Posted 16 September 2015
By Zachary Brennan
A new bipartisan bill aims to help accelerate the development of targeted drugs to treat rare diseases, including Duchenne muscular dystrophy, cystic fibrosis, some cancers and other genetic diseases.
Although it's unclear how exactly the bill will aid in the development of targeted rare disease treatments, one of the cosponsors, Sen. Elizabeth Warren (D-MA), said the bill would clarify the US Food and Drug Administration's (FDA) current authority to consider research supporting previously approved targeted treatments.
The FDA Office of Orphan Products Development (OOPD) currently incentivizes the development of products for rare diseases by offering orphan status to drugs and biologics intended to treat rare diseases/disorders that affect fewer than 200,000 people in the US.
If a company develops a new rare disease treatment, it is eligible for seven years of marketing exclusivity during which time the product is shielded from generic competition. Other incentives include tax credits, grants and user fee waivers.
The program has successfully enabled the development and marketing of more than 500 drugs and biologics for rare diseases since 1983, including 49 in 2014 alone. Still, there are about 30 million Americans who suffer from a rare disease, and about half of those are children, according to a recent FDA blog post.
Late last month, FDA issued additional guidance to industry to help sponsors tackle common issues tied to orphan drug development. Among the suggestions and hopes of the agency, FDA said it's looking to see more drugmakers conduct natural history studies to gain greater knowledge about the specific diseases.
In 2014, FDA also offered more guidance to sponsors on how to improve their meetings with OOPD.
Bill and Support
Senators said that the new bill introduced Tuesday, known as the Advancing Targeted Therapies for Rare Diseases Act of 2015, affirms FDA's authority to "allow innovators to use their own data supporting the approval of a targeted therapy to help facilitate additional targeted therapies to treat patients with the same rare disease."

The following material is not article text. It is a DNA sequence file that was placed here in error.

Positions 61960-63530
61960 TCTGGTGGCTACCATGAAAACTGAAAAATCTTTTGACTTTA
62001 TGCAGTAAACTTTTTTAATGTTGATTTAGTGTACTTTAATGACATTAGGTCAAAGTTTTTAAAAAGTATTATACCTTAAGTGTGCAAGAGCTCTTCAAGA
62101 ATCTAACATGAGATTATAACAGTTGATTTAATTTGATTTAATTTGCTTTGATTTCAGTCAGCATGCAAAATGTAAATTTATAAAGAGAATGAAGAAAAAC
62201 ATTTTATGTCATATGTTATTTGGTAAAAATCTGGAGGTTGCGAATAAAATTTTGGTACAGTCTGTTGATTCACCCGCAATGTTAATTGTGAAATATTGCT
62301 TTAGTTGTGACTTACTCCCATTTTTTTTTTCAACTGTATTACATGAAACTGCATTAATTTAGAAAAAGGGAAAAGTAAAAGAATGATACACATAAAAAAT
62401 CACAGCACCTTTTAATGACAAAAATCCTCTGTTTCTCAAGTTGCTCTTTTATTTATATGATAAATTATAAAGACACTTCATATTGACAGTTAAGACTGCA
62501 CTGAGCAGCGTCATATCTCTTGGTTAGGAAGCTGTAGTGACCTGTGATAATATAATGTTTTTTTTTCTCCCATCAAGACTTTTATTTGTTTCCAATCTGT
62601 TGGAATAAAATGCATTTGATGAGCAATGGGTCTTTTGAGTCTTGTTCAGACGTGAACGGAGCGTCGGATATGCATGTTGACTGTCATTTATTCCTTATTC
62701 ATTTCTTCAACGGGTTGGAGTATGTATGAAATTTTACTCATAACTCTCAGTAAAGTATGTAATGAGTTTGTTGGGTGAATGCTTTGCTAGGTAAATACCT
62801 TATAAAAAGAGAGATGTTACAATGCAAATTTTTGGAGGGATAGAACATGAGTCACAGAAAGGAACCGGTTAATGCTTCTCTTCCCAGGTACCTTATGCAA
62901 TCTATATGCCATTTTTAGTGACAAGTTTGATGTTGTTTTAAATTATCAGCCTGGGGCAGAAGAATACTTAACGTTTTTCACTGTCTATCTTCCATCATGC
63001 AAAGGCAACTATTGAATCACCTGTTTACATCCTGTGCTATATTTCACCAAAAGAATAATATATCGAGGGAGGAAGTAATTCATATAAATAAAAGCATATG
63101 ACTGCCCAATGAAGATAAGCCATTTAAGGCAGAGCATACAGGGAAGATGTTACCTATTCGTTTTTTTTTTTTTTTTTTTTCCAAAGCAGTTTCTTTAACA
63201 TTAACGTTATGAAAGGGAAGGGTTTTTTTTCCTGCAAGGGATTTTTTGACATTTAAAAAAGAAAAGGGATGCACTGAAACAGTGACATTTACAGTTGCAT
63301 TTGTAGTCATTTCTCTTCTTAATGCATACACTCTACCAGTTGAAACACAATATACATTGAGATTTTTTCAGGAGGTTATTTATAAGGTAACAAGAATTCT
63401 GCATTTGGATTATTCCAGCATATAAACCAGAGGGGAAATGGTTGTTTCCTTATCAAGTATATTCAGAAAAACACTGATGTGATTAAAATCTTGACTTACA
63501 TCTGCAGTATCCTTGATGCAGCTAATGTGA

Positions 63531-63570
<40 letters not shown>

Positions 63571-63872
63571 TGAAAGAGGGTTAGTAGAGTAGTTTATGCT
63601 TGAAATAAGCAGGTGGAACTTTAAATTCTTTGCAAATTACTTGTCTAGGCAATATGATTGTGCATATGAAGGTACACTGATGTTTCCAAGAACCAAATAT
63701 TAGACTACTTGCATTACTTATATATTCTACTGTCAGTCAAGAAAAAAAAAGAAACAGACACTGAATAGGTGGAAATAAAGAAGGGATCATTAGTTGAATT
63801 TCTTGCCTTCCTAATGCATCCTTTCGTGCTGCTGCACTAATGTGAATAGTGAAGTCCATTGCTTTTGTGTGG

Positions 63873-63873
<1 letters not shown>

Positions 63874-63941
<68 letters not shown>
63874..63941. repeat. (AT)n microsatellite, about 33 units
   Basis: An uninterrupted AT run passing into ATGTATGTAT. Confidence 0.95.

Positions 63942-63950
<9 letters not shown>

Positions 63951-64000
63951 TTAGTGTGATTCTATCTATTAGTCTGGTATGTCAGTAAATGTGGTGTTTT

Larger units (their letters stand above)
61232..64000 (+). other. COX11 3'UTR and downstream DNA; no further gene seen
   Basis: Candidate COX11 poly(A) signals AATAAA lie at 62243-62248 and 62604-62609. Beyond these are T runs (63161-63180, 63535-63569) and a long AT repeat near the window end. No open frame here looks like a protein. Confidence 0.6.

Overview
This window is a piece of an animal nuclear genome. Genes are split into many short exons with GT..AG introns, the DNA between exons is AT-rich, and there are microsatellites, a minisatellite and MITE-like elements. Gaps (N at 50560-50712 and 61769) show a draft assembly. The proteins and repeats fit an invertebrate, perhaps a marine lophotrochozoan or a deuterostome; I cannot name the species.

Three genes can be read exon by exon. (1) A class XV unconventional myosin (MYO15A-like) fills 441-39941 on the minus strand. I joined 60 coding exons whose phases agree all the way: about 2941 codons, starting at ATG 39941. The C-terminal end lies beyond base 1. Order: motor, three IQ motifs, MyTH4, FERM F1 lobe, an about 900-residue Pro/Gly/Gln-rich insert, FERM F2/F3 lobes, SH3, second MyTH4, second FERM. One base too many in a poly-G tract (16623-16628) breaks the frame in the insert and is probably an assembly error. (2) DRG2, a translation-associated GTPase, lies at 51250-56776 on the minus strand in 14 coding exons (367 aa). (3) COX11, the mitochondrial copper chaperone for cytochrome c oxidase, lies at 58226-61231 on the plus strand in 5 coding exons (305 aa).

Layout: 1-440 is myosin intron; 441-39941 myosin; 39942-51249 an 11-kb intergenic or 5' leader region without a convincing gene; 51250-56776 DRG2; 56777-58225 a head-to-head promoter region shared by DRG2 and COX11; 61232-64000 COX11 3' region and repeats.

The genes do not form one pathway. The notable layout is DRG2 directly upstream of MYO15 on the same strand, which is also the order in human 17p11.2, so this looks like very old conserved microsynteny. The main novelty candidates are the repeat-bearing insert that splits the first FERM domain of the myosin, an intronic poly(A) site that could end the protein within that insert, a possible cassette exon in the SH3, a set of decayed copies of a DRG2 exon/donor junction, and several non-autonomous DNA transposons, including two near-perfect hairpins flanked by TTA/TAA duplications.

"It is our expectation that this bill will enable sponsors developing therapies for Duchenne - and other devastating rare diseases and disorders with profound unmet medical needs – to leverage similar or closely related underlying technologies and/or data to accelerate the development pathway for additional targeted therapies,” Parent Project Muscular Dystrophy President Pat Furlong said.
The senators noted in a statement that the bill does not seek to change FDA's current approval standards.
"Companies developing these targeted therapies are saving and lengthening lives, and if we allow them to expand the scope of their current testing we can potentially save even more lives," Michael Bennet (D-CO), one of the sponsors of the bill, said in a statement.
Sen. Orrin Hatch (R-UT) also explained that the bill would help to "remove difficulties involved in conducting conventional trials for genetic subgroups of many rare diseases," thereby incentivizing new drug development, creating greater efficiency in the drug review process and bringing needed treatments to patients faster.
The Parent Project Muscular Dystrophy (PPMD), the Muscular Dystrophy Association, the Duchenne Alliance and the National Organization for Rare Disorders (NORD) all support the bill.
A lack of examples and specifics on how exactly the bill would help speed the development of rare disease treatments, and whether those ideas would pan out, particularly since it won't impact FDA's review process for orphan drugs, may impede its passage.
The bill's introduction also follows the introduction of a number of bills with roots that can be firmly traced back to the landmark Orphan Drug Act, which paved the way for all of the recent approvals of rare disease treatments. Among those bills is the House-passed 21st Century Cures Act, which could also help to advance rare disease research and treatments. The Senate is currently working on its version of the bill.
In addition, a study from May found that FDA has been increasingly flexible in its approach to rare diseases. Among 27 orphan drugs approved between July 2010 and June 2014 for non-cancer indications, study authors found that flexible approvals were the rule—not the exception—for orphan drugs.
Regardless, even the introduction of such a bill will help to raise awareness around the difficulties involved in developing orphan drugs and running clinical trials for such small patient populations.